Guess which one got the … interesting enclosure.

  21. 64magpies

    You can add Sharon Grierson MP Federal Member for Newcastle.

  22. Neil Summers

    I got one from Alexander (Bennelong) yesterday and until today’s story I didn’t realise what a rort it was. Today I got one from Senator Faulkner. At least he had the grace to have his name on the prepaid envelope unlike the sneaky Liberals. Thanks for a very informative story…I will be chucking all this crap out now.

  23. Serano Bergerac

    Luke Hartsuyker for Cowper sent me one. Initially deceptive, but as soon as I opened it, there was his mug and message. The return address is clearly marked as his.

  24. RoseL

    We received ours from Malcolm Turnbull yesterday with his address on the return envelope. This will just be the beginning of his usual flood of mail to his hapless constituents. I await Lucy’s letter pleading for us to vote for her husband with breathless anticipation.

  25. Aidan Wilson

    I just read the accompanying letter from Abbott that came with mine, and the reference to the postal vote application is not mentioned until a post script! Surely if this is a way of circumventing the restrictions on using public finds for campaigning then the postal vote application should be the ostensible purpose of the letter, rather than an afterthought!

  26. Aton

    Wayne Swan in Lilley sent one to me, although the reply paid envelope is addressed to “Wayne Swann MP, Federal Member for Lilley” There’s also an A4 page bleating about his achievements in the pack

  27. Malcolm Street

    Sounds like an invitation to interfere – I assume the parties can profile likely voting intentions from the information the sucker, er, voter, sends back. They wouldn’t “forget” to pass on to the AEC those that look like will be votes for the other side, would they?

    Aidan – good point.

    We should be screaming blue murder about this.

  28. Venise Alstergren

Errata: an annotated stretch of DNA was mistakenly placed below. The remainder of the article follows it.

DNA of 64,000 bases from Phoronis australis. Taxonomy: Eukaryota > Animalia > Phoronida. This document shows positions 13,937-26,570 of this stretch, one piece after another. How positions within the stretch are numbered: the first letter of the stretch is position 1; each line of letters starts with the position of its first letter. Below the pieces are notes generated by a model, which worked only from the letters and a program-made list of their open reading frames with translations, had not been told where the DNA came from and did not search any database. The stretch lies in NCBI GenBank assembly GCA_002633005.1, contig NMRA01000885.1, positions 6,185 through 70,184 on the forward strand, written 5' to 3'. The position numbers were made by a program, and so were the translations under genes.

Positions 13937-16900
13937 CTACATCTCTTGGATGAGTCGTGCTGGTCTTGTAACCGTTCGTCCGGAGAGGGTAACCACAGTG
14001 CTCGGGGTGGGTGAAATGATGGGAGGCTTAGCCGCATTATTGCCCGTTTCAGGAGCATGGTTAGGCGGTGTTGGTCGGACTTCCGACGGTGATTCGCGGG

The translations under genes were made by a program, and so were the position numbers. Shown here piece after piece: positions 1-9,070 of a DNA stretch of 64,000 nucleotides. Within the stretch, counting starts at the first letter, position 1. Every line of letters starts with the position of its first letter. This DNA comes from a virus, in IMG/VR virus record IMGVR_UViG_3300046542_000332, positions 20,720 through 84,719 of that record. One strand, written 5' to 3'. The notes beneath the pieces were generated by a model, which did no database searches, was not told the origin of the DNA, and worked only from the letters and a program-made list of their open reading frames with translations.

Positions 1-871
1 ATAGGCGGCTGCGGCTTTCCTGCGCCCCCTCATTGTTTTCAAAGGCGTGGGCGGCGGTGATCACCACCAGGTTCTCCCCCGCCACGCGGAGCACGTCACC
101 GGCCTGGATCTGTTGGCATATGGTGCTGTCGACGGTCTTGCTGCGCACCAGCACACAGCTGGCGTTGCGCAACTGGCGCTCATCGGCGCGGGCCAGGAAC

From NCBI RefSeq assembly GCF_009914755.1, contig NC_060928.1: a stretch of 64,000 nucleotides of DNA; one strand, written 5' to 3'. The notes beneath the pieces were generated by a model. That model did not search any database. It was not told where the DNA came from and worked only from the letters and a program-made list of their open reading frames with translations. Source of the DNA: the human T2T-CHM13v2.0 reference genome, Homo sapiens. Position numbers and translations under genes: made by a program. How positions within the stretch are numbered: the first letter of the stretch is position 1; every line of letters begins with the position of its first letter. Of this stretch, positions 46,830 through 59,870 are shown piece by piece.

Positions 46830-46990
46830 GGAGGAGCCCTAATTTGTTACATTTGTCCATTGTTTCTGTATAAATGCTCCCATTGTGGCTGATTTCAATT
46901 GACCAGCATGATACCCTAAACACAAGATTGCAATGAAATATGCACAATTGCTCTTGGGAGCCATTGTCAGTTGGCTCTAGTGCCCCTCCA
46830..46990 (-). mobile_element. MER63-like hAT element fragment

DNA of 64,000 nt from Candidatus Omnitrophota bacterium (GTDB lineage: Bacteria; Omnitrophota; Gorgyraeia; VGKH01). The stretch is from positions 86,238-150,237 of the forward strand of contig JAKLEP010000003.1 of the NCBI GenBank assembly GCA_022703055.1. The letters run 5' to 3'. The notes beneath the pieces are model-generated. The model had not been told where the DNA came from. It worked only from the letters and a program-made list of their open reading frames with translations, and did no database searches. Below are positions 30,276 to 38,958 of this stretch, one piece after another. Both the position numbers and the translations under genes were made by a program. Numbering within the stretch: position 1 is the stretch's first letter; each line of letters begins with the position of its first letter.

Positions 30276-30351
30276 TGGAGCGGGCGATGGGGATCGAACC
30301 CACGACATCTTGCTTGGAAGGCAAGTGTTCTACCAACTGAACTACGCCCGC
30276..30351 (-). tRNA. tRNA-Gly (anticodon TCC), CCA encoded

Damn! Still haven’t received it. If I had it would have been for the Libs. (I live in a blue ribbon Liberal seat.) Wonder if I told them to stick their letter drops-up where the sun don’t shine once too often?

  29. Johnny1P5

    Both Liberal and Labor sent them here in Maribyrnong and both Bill Shorten’s and Ted Hatzakortzian’s return envelopes addresses seemed as they would be going direct to the AEC. Though the Liberal envelope was addressed to the voter and in an envelope that looked like it came from Australia Post (no window on the envelope), was very similar to those horrid envelopes full of advertising Australia Post send out.

  30. jeff black

    Got mine today in Moreton for both Malcolm Cole (lib) and Graham Perrett (alp). Cole’s was to a magic Postal Vote Centre (PO Box 940 Spring Hill), Perrett to himself.

  31. Belinda Ireland

    I received one from Ian Goodenough, Liberal for Moore.

  32. Anna Smith

    Add one from Lisa Chesters, Labor candidate in Bendigo.

  33. Jutta Galbory

    Kate Ellis, Adelaide, is another offender. Got hers a week ago. My response is in the mail.

  34. Jean

    Let’s not ignore the stupidity and inefficiency part of the equation.
    A few year back I responded to an ALP letter offering to provide me with a postal vote.
    It never arrived.

  35. Andrew Dolt

    Matt Williams, Liberal candidate Hindmarsh. No indication application will go to the Libs. Probably every Lib candidate has sent this application out pretending to be the AEC. I have corrected all the mistakes in his letter and sent it back to him with as much electoral bumph as it was humanly possible to stuff into his reply paid envelope.


    The same thing happened in these last elections, my daughter received the forms asking her if she would like a postal vote, she sent it back saying yes thinking it was from the AEC there was noting on it to say that it was from Coalition, the next thing she knew was she is getting information sent to her from the coalition, needless to say she was very upset that she had been tricked into supplying them her personal information to them.